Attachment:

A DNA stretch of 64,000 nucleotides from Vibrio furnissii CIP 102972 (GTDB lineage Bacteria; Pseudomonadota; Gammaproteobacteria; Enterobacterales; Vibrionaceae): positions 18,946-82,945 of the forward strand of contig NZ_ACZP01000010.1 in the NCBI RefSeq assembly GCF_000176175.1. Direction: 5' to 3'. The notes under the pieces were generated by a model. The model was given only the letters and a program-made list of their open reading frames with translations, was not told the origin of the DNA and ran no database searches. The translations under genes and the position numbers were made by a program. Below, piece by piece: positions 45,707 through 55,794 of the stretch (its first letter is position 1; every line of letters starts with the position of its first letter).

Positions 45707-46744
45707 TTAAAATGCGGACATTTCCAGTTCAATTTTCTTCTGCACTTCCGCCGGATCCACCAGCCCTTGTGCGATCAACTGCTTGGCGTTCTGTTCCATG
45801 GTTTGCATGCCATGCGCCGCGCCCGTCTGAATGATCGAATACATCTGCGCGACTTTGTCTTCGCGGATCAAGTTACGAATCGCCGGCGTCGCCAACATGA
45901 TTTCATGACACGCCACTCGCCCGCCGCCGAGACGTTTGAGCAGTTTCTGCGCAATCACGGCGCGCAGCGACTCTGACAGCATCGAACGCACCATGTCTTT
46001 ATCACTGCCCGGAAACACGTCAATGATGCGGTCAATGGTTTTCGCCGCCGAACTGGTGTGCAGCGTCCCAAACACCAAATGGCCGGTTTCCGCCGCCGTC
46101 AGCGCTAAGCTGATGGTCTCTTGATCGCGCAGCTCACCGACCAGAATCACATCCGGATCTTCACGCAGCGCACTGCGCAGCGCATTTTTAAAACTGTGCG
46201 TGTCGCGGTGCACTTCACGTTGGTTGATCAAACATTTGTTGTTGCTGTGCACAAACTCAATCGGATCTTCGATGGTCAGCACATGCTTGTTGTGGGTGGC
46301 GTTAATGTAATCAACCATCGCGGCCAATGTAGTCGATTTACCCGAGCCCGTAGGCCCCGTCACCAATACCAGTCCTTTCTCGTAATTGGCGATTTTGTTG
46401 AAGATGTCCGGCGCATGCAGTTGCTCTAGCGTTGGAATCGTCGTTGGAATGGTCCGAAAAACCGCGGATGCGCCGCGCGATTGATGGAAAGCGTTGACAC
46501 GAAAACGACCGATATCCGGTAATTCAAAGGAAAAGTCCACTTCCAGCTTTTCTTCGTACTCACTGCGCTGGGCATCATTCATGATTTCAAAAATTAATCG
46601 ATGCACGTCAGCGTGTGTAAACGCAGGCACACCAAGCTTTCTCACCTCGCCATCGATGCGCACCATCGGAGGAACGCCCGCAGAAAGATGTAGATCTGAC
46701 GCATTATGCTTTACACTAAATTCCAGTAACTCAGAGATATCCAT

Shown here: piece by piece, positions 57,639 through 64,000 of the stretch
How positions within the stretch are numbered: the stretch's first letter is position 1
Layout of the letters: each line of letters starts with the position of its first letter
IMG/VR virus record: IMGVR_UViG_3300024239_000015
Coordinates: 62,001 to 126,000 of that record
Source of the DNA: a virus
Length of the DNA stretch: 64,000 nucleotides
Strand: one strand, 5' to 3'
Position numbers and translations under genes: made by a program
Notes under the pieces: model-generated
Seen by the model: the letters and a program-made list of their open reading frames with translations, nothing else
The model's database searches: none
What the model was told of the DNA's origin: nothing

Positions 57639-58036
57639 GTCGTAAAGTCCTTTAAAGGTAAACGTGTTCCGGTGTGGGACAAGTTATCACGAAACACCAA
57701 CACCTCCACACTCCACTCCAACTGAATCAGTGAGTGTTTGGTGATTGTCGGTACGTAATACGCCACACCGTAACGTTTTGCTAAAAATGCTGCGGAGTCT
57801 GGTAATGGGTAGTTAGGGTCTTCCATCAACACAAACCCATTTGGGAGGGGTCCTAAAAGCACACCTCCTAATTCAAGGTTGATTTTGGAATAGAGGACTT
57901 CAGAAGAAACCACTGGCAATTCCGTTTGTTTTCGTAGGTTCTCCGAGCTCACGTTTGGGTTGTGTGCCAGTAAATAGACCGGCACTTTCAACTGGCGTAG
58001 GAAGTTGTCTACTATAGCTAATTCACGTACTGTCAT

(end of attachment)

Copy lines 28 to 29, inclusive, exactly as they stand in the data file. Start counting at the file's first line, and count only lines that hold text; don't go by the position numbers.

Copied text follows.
57639 GTCGTAAAGTCCTTTAAAGGTAAACGTGTTCCGGTGTGGGACAAGTTATCACGAAACACCAA
57701 CACCTCCACACTCCACTCCAACTGAATCAGTGAGTGTTTGGTGATTGTCGGTACGTAATACGCCACACCGTAACGTTTTGCTAAAAATGCTGCGGAGTCT